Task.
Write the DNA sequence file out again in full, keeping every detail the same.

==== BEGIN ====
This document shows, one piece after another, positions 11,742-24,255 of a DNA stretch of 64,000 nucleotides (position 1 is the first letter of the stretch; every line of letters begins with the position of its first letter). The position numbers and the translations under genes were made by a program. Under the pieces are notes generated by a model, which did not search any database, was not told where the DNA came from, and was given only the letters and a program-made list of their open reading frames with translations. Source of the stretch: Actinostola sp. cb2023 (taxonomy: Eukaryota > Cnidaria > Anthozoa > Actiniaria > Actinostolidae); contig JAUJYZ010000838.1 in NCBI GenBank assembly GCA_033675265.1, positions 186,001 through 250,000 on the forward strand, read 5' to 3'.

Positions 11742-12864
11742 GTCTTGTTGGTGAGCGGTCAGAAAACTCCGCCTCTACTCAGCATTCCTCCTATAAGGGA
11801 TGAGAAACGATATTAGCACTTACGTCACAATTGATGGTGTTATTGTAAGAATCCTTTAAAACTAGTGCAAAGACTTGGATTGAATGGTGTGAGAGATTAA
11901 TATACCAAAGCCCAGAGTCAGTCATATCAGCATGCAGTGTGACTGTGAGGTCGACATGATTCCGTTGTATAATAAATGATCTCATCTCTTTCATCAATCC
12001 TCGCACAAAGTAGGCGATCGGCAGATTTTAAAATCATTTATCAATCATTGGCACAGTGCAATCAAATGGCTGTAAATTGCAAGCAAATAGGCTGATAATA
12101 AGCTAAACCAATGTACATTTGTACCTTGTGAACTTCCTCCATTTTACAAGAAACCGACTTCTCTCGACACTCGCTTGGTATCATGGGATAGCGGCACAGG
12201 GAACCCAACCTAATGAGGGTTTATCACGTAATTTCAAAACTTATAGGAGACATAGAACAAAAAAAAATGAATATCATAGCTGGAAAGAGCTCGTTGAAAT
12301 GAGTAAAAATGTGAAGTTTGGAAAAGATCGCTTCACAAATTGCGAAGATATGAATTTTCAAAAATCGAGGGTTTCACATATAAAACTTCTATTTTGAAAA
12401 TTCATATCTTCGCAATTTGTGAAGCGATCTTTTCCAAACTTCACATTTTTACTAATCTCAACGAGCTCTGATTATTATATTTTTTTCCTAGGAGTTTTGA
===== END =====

This document shows, one piece after another, positions 11,742-24,255 of a DNA stretch of 64,000 nucleotides (position 1 is the first letter of the stretch; every line of letters begins with the position of its first letter). The position numbers and the translations under genes were made by a program. Under the pieces are notes generated by a model, which did not search any database, was not told where the DNA came from, and was given only the letters and a program-made list of their open reading frames with translations. Source of the stretch: Actinostola sp. cb2023 (taxonomy: Eukaryota > Cnidaria > Anthozoa > Actiniaria > Actinostolidae); contig JAUJYZ010000838.1 in NCBI GenBank assembly GCA_033675265.1, positions 186,001 through 250,000 on the forward strand, read 5' to 3'.

Positions 11742-12864
11742 GTCTTGTTGGTGAGCGGTCAGAAAACTCCGCCTCTACTCAGCATTCCTCCTATAAGGGA
11801 TGAGAAACGATATTAGCACTTACGTCACAATTGATGGTGTTATTGTAAGAATCCTTTAAAACTAGTGCAAAGACTTGGATTGAATGGTGTGAGAGATTAA
11901 TATACCAAAGCCCAGAGTCAGTCATATCAGCATGCAGTGTGACTGTGAGGTCGACATGATTCCGTTGTATAATAAATGATCTCATCTCTTTCATCAATCC
12001 TCGCACAAAGTAGGCGATCGGCAGATTTTAAAATCATTTATCAATCATTGGCACAGTGCAATCAAATGGCTGTAAATTGCAAGCAAATAGGCTGATAATA
12101 AGCTAAACCAATGTACATTTGTACCTTGTGAACTTCCTCCATTTTACAAGAAACCGACTTCTCTCGACACTCGCTTGGTATCATGGGATAGCGGCACAGG
12201 GAACCCAACCTAATGAGGGTTTATCACGTAATTTCAAAACTTATAGGAGACATAGAACAAAAAAAAATGAATATCATAGCTGGAAAGAGCTCGTTGAAAT
12301 GAGTAAAAATGTGAAGTTTGGAAAAGATCGCTTCACAAATTGCGAAGATATGAATTTTCAAAAATCGAGGGTTTCACATATAAAACTTCTATTTTGAAAA
12401 TTCATATCTTCGCAATTTGTGAAGCGATCTTTTCCAAACTTCACATTTTTACTAATCTCAACGAGCTCTGATTATTATATTTTTTTCCTAGGAGTTTTGA